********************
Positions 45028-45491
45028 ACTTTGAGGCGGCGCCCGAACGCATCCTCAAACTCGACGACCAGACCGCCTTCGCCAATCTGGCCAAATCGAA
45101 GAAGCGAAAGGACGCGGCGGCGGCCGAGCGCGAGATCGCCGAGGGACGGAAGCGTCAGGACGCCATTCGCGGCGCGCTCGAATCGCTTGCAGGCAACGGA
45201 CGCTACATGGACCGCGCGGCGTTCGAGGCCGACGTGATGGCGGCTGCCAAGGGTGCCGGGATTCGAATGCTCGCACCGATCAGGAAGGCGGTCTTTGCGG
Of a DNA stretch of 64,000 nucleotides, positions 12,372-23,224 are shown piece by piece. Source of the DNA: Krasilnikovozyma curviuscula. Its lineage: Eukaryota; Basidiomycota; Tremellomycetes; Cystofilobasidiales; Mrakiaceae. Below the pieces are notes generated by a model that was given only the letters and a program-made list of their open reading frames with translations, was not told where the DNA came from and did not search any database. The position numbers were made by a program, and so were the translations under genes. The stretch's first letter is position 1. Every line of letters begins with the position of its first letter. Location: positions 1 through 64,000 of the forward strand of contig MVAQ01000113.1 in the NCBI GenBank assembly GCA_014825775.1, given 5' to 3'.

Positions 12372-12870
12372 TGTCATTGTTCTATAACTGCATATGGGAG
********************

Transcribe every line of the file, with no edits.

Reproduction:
Positions 45028-45491
45028 ACTTTGAGGCGGCGCCCGAACGCATCCTCAAACTCGACGACCAGACCGCCTTCGCCAATCTGGCCAAATCGAA
45101 GAAGCGAAAGGACGCGGCGGCGGCCGAGCGCGAGATCGCCGAGGGACGGAAGCGTCAGGACGCCATTCGCGGCGCGCTCGAATCGCTTGCAGGCAACGGA
45201 CGCTACATGGACCGCGCGGCGTTCGAGGCCGACGTGATGGCGGCTGCCAAGGGTGCCGGGATTCGAATGCTCGCACCGATCAGGAAGGCGGTCTTTGCGG
Of a DNA stretch of 64,000 nucleotides, positions 12,372-23,224 are shown piece by piece. Source of the DNA: Krasilnikovozyma curviuscula. Its lineage: Eukaryota; Basidiomycota; Tremellomycetes; Cystofilobasidiales; Mrakiaceae. Below the pieces are notes generated by a model that was given only the letters and a program-made list of their open reading frames with translations, was not told where the DNA came from and did not search any database. The position numbers were made by a program, and so were the translations under genes. The stretch's first letter is position 1. Every line of letters begins with the position of its first letter. Location: positions 1 through 64,000 of the forward strand of contig MVAQ01000113.1 in the NCBI GenBank assembly GCA_014825775.1, given 5' to 3'.

Positions 12372-12870
12372 TGTCATTGTTCTATAACTGCATATGGGAG